In my mind, summer is the season for home video. Graduations, recitals, weddings, soccer tournaments, family outings, and vacations make this a perfect time to take moving images of family milestones. If youâ€™re the average family photographer then you own at least one home movie recorder. This might be a dedicated video camera or a digital camera with an MPEG movie feature. My teenage kids take a lot of short clips using their cell phones.
About five years ago after years of resisting the trend, I finally purchased a video camera. It uses little tapes that are convenient to tote around and takes pretty good footage. At the time I thought, â€œIâ€™ll buy the camera, download the footage, edit it, and share it with family.â€ It was a statement full of good intentions. Unfortunately Iâ€™m still looking for the right hook-up for my computer.
Youâ€™re probably wondering why Iâ€™m mentioning my failures as a home movie enthusiast. Well, recently I just bought a new camera. It wasnâ€™t expensive, and I can either upload footage to my computer using the internal USB connection or view it on my television. Itâ€™s a dream come true for anyone that needs some quick footage. Did I mention it uses AA batteries and is so easy to operate even little kids and non-technical elders can â€œpoint and shoot.â€ Itâ€™s called the Flip. Pure Digital TechnologiesÂ introduced it at the beginning of May, and itâ€™s a sellout at local stores. Once I saw what it could do, I had to have one. (Pure Digital sells two versions of the device for less than two hundred dollars; one records for thirty minutes and the other for sixty minutes.)
The afternoon I bought a Flip, I used it to record my sonâ€™s drum recital. All I had to do was turn the camera on, push the red button on the back, zoom in (it has a 2X zoom) and hold the camera steady. Then I came home and within a couple of minutes downloaded the footage to my computer. (My son previewed his performance on the camera during the ride home.) You donâ€™t need extra cables or software (thatâ€™s built in). Now that the footage is on my computer, I can make a DVD or email it to relatives. Of course, since itâ€™s digital itâ€™s also ready to be added to my family history software, a family home page, or for the public on YouTubeÂ if I were so inclined. (Iâ€™m not!) The quality of the recording canâ€™t compete with high-end cameras, but you canâ€™t beat its simplicity and size. It fits in a pocket or small purse.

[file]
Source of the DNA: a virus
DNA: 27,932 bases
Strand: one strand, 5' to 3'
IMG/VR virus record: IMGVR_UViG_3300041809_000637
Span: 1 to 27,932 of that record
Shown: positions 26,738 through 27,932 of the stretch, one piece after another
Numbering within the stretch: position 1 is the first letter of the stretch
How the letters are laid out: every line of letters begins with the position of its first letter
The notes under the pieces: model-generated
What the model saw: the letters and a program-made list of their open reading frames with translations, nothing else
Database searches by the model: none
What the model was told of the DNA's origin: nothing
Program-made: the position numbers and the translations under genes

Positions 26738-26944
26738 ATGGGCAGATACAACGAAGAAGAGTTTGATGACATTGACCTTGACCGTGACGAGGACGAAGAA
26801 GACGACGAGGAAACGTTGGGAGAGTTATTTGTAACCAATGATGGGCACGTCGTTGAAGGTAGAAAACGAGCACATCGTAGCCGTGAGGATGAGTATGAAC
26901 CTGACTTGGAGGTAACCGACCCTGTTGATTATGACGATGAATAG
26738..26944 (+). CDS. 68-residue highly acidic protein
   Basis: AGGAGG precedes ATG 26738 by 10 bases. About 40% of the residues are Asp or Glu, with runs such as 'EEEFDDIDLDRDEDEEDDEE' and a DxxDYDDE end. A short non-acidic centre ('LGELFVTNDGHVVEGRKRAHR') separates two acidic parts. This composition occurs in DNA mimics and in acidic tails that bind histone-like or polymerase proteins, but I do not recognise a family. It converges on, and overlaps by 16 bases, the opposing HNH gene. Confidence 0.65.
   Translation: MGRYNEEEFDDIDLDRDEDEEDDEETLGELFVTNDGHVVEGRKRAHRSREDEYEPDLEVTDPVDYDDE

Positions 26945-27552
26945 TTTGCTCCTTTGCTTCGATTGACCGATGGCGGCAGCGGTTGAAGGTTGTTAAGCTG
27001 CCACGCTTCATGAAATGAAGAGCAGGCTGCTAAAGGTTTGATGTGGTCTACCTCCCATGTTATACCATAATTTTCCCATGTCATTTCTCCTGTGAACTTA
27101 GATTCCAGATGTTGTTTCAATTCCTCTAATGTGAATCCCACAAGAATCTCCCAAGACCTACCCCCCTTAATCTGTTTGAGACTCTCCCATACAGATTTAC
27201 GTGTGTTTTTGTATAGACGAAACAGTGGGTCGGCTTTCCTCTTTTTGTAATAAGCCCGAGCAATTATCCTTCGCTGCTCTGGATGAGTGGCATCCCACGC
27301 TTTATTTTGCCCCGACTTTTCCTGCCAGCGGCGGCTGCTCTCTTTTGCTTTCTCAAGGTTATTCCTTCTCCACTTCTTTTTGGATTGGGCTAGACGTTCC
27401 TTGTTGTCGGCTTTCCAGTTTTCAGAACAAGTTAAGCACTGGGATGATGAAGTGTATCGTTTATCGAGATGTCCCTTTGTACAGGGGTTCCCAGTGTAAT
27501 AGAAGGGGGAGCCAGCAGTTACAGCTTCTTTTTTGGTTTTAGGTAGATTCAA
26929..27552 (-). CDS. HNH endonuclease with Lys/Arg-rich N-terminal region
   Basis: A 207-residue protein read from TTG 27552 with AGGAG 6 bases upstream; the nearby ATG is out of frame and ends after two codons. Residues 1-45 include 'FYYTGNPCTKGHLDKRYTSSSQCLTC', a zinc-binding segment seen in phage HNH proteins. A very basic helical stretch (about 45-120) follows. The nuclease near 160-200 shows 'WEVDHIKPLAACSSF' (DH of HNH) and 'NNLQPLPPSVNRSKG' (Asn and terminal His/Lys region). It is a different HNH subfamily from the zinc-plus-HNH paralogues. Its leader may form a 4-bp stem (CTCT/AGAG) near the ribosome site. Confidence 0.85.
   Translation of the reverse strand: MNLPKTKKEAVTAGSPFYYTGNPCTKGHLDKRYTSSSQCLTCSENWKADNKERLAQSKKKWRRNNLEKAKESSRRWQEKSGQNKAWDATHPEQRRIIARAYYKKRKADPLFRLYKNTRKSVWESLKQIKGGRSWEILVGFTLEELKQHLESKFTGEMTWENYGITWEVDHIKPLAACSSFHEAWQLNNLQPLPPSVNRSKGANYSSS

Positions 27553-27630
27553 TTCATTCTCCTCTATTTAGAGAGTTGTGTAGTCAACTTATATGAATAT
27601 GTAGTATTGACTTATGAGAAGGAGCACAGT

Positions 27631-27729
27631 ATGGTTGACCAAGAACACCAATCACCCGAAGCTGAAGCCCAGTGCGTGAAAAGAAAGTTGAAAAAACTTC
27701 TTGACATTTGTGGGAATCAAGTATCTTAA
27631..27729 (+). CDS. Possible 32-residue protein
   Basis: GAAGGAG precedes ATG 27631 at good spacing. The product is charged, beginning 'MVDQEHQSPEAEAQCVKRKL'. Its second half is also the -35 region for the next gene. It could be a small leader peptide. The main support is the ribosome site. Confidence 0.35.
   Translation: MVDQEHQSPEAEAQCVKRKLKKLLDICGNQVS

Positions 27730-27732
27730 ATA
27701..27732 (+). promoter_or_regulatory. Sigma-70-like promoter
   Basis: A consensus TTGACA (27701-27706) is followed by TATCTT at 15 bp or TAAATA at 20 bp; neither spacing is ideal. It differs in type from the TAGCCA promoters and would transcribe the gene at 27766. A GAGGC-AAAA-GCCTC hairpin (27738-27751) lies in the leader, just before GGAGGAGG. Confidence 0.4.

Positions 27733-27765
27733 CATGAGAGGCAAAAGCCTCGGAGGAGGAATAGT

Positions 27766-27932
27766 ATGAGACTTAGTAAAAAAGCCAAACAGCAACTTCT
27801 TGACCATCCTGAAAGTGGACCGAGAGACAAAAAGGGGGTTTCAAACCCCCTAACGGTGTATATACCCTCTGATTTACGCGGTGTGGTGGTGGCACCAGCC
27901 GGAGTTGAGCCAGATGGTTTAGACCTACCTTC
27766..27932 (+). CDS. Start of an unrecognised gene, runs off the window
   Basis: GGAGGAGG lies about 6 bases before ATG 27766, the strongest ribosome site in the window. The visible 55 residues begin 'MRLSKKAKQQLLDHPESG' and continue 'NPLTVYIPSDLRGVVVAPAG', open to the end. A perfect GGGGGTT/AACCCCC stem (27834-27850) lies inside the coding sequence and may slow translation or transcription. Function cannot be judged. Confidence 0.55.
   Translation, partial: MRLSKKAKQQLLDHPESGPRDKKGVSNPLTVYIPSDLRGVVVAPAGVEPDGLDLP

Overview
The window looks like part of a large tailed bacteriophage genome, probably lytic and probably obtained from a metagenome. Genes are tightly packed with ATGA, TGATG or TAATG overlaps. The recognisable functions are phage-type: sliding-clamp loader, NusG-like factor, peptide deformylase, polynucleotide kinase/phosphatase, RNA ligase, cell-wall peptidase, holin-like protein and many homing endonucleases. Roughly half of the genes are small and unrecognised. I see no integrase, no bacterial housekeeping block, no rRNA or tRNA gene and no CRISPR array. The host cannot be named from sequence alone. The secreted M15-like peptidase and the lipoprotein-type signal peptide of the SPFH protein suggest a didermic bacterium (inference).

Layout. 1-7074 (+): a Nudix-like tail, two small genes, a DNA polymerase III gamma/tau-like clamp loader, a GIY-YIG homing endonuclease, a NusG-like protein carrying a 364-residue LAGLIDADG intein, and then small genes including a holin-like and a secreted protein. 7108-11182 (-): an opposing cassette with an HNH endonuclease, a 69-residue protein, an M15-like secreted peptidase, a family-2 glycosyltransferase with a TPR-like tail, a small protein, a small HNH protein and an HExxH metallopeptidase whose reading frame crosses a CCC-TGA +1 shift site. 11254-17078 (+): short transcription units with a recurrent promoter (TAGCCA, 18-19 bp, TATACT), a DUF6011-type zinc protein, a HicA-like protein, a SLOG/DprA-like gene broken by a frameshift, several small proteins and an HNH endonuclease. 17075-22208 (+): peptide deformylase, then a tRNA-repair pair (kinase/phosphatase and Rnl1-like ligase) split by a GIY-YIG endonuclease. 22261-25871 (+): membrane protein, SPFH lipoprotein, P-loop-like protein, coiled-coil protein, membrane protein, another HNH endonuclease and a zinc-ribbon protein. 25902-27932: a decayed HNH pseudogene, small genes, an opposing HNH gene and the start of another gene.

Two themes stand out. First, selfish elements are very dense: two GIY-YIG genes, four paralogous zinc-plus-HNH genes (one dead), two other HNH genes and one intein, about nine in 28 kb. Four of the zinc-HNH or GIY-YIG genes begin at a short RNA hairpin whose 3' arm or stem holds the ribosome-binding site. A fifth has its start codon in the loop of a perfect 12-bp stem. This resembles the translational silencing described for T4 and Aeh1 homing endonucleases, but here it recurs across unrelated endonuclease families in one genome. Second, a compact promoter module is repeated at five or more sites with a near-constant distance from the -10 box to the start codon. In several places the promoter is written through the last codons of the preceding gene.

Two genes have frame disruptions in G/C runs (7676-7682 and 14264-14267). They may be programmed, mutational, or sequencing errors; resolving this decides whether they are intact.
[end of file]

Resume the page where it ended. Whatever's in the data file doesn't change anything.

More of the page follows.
If youâ€™ve ever thought about using home video to preserve family history, nowâ€™s the time.
- Take footage of all your special family moments
- Record an interview with an elderly relative.Â
- Get the kids involved by asking them to shoot movies at events.
- Share your home videos with family and friends.
Point and shoot devices like the new Flip camera, a digital camera with movie capabilities, or even cell phones have a place in preserving family history. Before impulsively pointing the camera, reflect for a minute or two on what youâ€™d like to capture. These devices have limited storage space, so you might not get a chance to record the whole event. Think ahead toward the highlights, and plan for the important moments worth saving.
Thereâ€™s a family history revolution in the works. Instead of using pen and paper, more genealogists are turning to digital devices to tell their family story using pictures, moving images, and audio recordings. Your descendants wonâ€™t have to wonder if you had the dance moves; theyâ€™ll be able to see you in action and hear you humming along.
Maureen Taylor writes about family photos in her blog on the website PhotoDetective.com